Exhibit spotlights artists’ creations, communication during sabbatical

January 28, 2009 | Arts
By Angela Riddel

Two faculty members from the UT Department of Art are showcasing their work in an exhibit that focuses on pieces created while on sabbatical.

"Annie's Shrine" by Barbara WF Miner

“Conversations While on Leave: Recent Works by Debra A. Davis and Barbara WF Miner” is on display through Sunday, Feb. 8, in the Center for the Visual Arts Gallery on UT’s Toledo Museum of Art Campus.

Davis, professor and chair of art, said part of their conversations revolved around how their artwork has changed over the years.

“My work has shifted toward an examination of time and motion. I am interested in noticing the discarded and simple,” she said.

Davis explained the process behind her works featured in the exhibit: “I engaged in walks where I would record my walking by taking 20 paces and then photographing in front of myself and to the left and right. I am taking the many images that comprise the process and combining them into a single image for front, left and right, which contain the entire mile and a half. So time is condensed into one image that contains the entire process, rather than through a series of images presented in a linear fashion.”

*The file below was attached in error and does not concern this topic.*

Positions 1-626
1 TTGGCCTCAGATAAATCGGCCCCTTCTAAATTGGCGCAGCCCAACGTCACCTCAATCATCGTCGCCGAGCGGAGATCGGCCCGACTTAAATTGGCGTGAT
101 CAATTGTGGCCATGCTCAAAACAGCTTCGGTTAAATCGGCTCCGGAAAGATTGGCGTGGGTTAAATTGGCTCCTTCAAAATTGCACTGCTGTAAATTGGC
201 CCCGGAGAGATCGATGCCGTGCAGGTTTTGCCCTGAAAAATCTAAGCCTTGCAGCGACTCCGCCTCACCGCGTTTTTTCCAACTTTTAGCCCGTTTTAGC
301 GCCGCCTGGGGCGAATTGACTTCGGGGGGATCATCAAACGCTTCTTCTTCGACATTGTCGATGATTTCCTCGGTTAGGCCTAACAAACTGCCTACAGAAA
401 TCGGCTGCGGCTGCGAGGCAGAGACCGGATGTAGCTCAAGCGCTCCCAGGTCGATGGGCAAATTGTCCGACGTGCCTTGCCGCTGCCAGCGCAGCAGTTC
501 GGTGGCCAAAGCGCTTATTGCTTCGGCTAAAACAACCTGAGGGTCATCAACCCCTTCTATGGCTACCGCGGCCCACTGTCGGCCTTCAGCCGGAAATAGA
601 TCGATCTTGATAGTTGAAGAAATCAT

"Travelling" by Debra A. Davis

"Inheritance" by Debra A. Davis

Miner, associate professor of art, spent three weeks as an artist in residence at the Ox-Bow artists colony in Saugatuck, Mich.

“I spent 12 to 14 hours a day in the wonderful studio they provided, just working and thinking and drawing,” she said. “It was a profoundly important time and it moved my work forward rapidly.”

Both women communicated with each other about their works while on leave.

“We talked about being artists. We talked about our own separate ideas and how to embody them,” Miner said. “What you will see in this exhibition is an ongoing dialogue, a conversation, between each of us and our own artwork.”

Gallery hours are Monday through Saturday from 9 a.m. to 10 p.m. and Sunday from 10 a.m. to 10 p.m.

For more information on the free, public exhibit, call the UT Art Department at 419.530.8300.

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